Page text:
The livery badge: an Elizabethan logo


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Design and original content Copyright 2005 by Chris Laning.

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In Elizabethan England, being a servant to a noble household was a respected profession, and a social step up for most people. Many sons and daughters of knights and gentry were in service to someone higher in station, and even earls and barons would have received basic training in service if they were fostered in another household.

Servants appearing in public would commonly wear the livery (uniform) of their employer. This could take a variety of forms, depending on social status and the employer's preference, from simple clothing in the household colors (common in the lower orders) to the elaborate gold chain and black cape of the Queen's Gentlemen Pensioners (personal honor guard), as seen in the Sherborne Castle picture of the Queen under a triumphal canopy. Jane Ashelford has an excellent brief discussion of livery in The Art of Dress.

Women servants were much less numerous than men, as most of the offices in the household, kitchen, and estate were filled by men as a matter of course. However the lady of the house would have her personal maids and companions, and they too might wear livery. Lady Anne Clifford records in her diary in 1616: "went to Church in my rich night gown and petticoat, both my women waiting upon me in their liveries." (Ashelford p.64)

A common form of identification was to have the employer's badge or crest on the front, back or left sleeve of the livery. The example most people have seen is the crowned monogram on the breast of the red livery of the guards at the Tower of London ("Beefeaters"). Jane Ashelford, Phillis Cunnington (The Costume of Household Servants) and Kay Staniland (Medieval Craftsmen: Embroiderers) all refer to this practice, although unfortunately there are, as far as I know, no actual surviving examples of servants' livery from before 1600. Interestingly, the Wilton Diptych (painted around 1390) shows the young Richard II and the Virgin Mary accompanied by eleven angels, all of whom are wearing Richard's necklace of broom pods (a Plantagenet badge) and have his personal badge of a white hart on their left shoulders. (This must be some king if even the angels wear his livery!)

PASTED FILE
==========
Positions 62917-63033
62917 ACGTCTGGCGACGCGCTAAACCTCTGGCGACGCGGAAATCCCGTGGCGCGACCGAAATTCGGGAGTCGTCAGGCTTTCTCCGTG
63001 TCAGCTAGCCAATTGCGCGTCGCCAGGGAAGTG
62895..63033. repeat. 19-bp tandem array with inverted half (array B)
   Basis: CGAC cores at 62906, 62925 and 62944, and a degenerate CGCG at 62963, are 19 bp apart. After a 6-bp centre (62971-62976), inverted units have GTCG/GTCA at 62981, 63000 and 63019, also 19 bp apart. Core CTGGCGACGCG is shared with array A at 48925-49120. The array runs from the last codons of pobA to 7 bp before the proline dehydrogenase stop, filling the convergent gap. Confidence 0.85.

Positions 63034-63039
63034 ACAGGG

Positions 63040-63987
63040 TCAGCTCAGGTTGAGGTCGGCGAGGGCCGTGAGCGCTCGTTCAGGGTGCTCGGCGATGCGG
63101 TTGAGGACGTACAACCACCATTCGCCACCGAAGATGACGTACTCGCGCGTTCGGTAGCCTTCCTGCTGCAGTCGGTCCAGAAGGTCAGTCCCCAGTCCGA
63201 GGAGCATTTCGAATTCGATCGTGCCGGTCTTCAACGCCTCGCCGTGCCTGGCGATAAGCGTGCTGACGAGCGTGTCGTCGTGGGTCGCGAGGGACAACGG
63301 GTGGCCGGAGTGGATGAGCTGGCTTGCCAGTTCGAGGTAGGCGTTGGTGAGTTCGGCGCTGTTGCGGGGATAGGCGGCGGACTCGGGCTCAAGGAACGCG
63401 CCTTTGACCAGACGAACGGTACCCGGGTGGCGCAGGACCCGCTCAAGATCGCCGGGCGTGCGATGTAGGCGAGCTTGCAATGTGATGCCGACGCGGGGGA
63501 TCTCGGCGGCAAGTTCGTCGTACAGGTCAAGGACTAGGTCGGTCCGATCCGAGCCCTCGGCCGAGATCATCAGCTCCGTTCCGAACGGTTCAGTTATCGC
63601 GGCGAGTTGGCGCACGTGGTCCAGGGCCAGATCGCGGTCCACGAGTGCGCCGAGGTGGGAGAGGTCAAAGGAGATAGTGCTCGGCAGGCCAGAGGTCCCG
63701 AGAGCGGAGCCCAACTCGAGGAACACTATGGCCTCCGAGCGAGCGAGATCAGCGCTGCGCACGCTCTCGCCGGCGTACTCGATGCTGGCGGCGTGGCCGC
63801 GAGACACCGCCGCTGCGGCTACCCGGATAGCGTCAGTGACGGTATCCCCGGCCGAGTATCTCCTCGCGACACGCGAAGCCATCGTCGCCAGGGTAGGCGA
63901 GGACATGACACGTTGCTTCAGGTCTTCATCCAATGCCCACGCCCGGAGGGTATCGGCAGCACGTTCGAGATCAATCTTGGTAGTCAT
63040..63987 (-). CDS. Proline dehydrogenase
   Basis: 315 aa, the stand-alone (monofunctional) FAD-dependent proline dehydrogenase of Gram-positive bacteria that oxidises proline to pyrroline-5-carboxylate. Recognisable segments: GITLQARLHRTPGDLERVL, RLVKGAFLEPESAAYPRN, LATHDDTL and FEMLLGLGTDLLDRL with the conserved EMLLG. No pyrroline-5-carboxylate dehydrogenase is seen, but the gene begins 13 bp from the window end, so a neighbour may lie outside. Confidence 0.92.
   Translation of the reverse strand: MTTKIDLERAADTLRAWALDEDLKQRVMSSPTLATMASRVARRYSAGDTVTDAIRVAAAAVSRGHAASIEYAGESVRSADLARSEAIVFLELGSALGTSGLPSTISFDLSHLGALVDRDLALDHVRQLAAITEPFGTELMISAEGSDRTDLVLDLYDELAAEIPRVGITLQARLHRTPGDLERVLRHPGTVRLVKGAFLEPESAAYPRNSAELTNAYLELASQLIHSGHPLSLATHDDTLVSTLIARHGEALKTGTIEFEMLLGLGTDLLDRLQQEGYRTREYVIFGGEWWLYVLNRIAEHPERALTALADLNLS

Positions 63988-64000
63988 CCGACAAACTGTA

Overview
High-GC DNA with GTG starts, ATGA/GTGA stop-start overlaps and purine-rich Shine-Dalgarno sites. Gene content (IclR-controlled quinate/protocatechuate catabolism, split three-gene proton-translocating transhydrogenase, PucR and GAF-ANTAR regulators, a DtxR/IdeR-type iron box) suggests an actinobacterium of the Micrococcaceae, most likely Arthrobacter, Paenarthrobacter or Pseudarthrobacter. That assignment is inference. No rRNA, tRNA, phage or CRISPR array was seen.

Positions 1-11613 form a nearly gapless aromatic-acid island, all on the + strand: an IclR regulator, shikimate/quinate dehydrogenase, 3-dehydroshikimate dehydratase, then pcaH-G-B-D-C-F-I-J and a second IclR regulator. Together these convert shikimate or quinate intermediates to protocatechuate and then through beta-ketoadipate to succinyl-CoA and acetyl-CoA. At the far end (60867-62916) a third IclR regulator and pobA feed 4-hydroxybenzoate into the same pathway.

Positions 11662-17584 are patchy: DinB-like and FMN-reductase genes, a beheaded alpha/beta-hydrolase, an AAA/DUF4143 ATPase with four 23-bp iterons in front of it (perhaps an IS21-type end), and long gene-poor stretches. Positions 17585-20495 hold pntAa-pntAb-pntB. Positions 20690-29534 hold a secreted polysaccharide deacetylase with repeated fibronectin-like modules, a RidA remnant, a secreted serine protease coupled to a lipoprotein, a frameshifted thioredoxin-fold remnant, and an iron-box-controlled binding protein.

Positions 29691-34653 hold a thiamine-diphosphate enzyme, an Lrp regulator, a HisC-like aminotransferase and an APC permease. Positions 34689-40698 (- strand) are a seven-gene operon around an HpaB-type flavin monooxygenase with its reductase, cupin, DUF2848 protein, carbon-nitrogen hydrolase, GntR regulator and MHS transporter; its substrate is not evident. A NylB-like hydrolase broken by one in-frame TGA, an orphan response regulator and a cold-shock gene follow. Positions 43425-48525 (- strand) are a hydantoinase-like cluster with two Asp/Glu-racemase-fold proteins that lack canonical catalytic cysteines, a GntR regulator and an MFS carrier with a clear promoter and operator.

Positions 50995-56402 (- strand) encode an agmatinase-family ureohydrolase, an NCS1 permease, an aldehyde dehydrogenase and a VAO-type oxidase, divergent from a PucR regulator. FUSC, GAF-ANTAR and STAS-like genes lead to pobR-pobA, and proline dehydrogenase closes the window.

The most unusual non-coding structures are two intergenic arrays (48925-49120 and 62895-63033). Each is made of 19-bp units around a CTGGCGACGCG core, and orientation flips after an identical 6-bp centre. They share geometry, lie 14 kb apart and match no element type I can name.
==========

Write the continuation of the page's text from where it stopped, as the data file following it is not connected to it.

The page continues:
Badges could be cast in metal or worked in embroidery; David Lightbown's Medieval European Jewellery shows a few examples of metal badges from one of the major London livery companies. Michel Pastoureau's Heraldry shows an example of an embroidered badge of the Dukes of Burgundy from horse trappings captured by the Swiss at the Battle of Grandson, 1476. This is, as most such badges probably were, worked in couched gold thread and split stitch in silk, on a sturdy background fabric which was then appliquéd to whatever the badge would adorn. Ashelford cites a regulation of Queen Elizabeth (1597) permitting servants (who could not otherwise wear silk) to wear "badges and cognizances or other ornaments of velvet and silk" on their livery coats and cloaks. Staniland cites similar stitches and materials, and Jane Lemon shows several examples of heraldic badges worked in these techniques: a Tudor rose and pomegranate from the Westminster chasuble (early 1500s), a heraldic dolphin on St. Gregory's Pall in Norfolk (early 1500s) and the banner of the Worshipful Company of Broderers (1564).